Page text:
The most uncompromising film Christopher Nolan has made yet: a $200 million dollar art flick. I wasn't surprised to see one couple walking out at my (theatrical) showing. It is visceral, loud, relentless, personal, and surreal. And better for it.

Nolan's film is also surprisingly conservative, supporting free will (alongside predestination), patriotism, tradition, and an ordered universe with a single timeline that emphasizes moral responsibility. It’s hard to have a more conservative storyline than folks in the future literally trying to kill their grandparents (us).

At one point our protagonist even says someone without faith in God isn't even human! The villains are also climate change extremists who think that by annihilating us they can alter the future and save themselves (why they don’t just travel back themselves I don’t know, but go with it). Kenneth Branagh plays their representative in the present, a suicidal wife-beating (Fitbit wearing) egotist whose only regret is bringing a son into a world. Extinction rebellion indeed.

I was reluctant to see this, disliking Nolan, the trailer - and pretty much everything he's made outside of Memento and The Prestige (the more character focused works) - but Tenet shows his unique visual style maturing and fearlessly employing a blank cheque to give the world a heartfelt artistic daydream of brutalist architecture, gentlemen's attire, military fetishism and rhythmic thumping bass on the big screen before that cheque probably gets revoked.

It's designed to be felt, and for such an emotionally dead director that's quite a thing! It dabbles in upper-class chic like a good yacht rock video.

Claims of the film being incomprehensible are overblown. A team of special agents, led by audience-surrogate John David Washington and Robert Pattinson (in his most likeable performance yet), must find a bad guy and retrieve a McGuffin before the world ends. It's a Mission Impossible heist. The time aspect is just an excuse to make inventive and stylish action scenes, but the sci-fi supporting style is there, if you dig into it. If you do, that’s when the film may become a head scratcher, as with all time travel movies. Make this mistake and you'll miss the rollercoaster because you're working out how the track was welded together. I just trusted that the plot was logical, and thoroughly enjoyed Tenet as a 2.5 hour stunt-filled music video featuring Nolan's upper class imagination.

Thankfully Zimmer picked Dune over this and Mandalorian composer Ludwig Goransson stepped in, bringing fresh air to Nolan's "ain't broke don't fix it" attitude. Goransson must be exhausted (even the released soundtrack is 90 minutes long), for large parts are stunts and music melded together. Seen in a music video context, the fact Nolan's dialogue is sometimes hard to hear makes sense. It's just another sound, along with the gunshots and bass as an instrument. Try imagining the bizarre end section of the track "Sator" played so loud it shakes a large theatre, while a sleek vehicular heist takes place on the big screen, and you may understand the primal, rhapsodic effect this film strived for, and mostly succeeded at, at least on the big screen.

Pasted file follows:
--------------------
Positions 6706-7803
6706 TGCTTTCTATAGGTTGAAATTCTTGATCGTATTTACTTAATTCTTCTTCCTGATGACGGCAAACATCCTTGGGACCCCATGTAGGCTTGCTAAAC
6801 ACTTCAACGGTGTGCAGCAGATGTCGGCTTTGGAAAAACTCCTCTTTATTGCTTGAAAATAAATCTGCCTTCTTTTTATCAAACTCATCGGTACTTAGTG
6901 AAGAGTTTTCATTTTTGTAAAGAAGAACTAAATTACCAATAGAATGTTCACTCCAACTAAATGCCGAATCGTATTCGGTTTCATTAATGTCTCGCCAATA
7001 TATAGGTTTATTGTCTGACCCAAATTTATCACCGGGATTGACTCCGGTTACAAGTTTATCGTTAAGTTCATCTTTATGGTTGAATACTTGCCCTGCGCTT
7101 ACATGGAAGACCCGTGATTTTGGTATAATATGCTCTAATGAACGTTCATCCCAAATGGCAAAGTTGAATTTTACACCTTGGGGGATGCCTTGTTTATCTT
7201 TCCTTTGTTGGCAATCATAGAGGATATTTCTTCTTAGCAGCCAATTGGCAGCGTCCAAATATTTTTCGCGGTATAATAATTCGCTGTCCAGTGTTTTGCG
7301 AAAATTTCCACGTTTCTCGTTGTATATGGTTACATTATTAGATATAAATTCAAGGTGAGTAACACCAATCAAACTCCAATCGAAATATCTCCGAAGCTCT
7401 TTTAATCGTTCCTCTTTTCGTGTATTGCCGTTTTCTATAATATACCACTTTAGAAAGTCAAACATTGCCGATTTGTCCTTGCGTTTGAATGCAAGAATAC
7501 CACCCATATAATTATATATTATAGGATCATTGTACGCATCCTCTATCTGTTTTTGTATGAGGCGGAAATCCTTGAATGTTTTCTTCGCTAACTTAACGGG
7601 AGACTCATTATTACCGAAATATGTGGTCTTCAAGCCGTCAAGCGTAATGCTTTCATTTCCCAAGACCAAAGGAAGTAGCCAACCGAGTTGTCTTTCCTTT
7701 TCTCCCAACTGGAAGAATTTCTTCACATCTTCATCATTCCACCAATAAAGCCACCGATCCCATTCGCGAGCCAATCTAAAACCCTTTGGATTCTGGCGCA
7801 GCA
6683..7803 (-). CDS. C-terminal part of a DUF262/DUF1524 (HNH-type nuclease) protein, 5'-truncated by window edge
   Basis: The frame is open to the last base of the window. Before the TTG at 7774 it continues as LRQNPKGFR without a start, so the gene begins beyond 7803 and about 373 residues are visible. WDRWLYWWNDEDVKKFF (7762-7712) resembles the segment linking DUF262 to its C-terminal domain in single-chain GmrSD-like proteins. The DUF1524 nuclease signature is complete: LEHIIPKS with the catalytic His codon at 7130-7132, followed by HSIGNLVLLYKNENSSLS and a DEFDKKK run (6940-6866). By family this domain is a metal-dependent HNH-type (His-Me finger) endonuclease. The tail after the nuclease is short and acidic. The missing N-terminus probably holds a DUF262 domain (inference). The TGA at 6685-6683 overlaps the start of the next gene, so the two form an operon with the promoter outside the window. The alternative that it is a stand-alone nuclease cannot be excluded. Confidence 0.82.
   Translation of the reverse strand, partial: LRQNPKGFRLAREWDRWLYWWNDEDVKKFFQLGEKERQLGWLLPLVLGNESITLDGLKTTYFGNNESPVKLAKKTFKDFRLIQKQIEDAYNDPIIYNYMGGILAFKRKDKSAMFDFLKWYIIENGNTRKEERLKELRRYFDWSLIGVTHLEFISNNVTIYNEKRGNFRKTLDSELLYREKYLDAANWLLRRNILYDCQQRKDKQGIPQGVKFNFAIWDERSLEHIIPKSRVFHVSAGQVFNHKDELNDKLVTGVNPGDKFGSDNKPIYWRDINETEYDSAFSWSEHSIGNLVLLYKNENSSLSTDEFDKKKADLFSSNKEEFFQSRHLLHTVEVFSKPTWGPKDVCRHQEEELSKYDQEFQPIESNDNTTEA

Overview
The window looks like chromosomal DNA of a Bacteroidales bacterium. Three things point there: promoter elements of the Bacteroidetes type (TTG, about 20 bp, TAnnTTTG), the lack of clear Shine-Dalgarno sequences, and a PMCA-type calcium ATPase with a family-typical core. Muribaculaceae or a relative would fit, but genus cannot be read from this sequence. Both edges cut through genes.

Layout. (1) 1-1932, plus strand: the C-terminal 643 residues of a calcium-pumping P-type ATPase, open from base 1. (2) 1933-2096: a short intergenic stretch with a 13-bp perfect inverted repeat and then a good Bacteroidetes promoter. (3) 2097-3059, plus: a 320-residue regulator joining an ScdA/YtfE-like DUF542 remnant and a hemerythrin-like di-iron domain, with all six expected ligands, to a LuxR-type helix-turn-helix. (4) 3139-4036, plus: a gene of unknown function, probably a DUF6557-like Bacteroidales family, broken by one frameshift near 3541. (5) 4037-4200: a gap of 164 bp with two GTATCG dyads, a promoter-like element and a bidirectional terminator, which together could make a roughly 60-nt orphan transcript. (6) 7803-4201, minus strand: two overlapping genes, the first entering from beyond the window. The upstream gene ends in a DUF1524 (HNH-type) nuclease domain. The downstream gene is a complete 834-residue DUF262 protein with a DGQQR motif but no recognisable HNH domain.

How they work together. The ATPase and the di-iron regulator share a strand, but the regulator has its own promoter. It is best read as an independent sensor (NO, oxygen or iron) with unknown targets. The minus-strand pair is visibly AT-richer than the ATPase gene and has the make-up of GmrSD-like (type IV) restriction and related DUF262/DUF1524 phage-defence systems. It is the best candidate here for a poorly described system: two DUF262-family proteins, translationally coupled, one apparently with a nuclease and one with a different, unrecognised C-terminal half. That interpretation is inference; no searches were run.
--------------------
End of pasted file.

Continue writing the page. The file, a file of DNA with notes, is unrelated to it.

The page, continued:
Some of my complaints about Nolan persist. I don't think he's a very good action director/editor, which is a problem in this genre. His fights lack grace and elegance, being from the Bourne school rather than the Asian/Snyder school, and he's far better at building tension than a pay-off. Tenet bypasses this weakness by staging everything as a heist film though, where building tension is the name of the game, and although Nolan still can't make a beautiful action scene, he knows how to compensate for it by using real stunt work and props. The jumbo jet scene is great.

Other gripes involve tacky sequel-baiting, the sole female character being more of a pawn/trophy, and the opening scene, which plonks us straight into a frantic action scene before we've had time to know or care about what's going on (it also shows a potential massacre in an auditorium, which is in rather poor taste given Nolan's Dark Knight history). But the film settles down and finds its humanity, and my gripes didn't stand in the way of the film's best quality: an artist sincerely pouring his (moral) passions onto the screen, realism be damned.

We know we're in the realm of dreams when the main character lives in an offshore wind turbine. Finally Nolan overcomes literalism and begins to play with poetry.

I also enjoyed seeing Nolan coming back to his sheltered London private school world, and being so unabashedly earnest to keep using the phrase "temporal pincer movement". There's a sweet honesty to it, unlike some of his his previous works that bogged everything down with corny philosophy or visual coldness.

After a lot of practise, Nolan's execution has become so refined and vibrant the movie can stand on its own as piece of pure style. Combining that poetic daydreaming with James Cameron technical geekery forms an excellent blend, and though it may lack depth and coherence, Tenet sings to the emotions.

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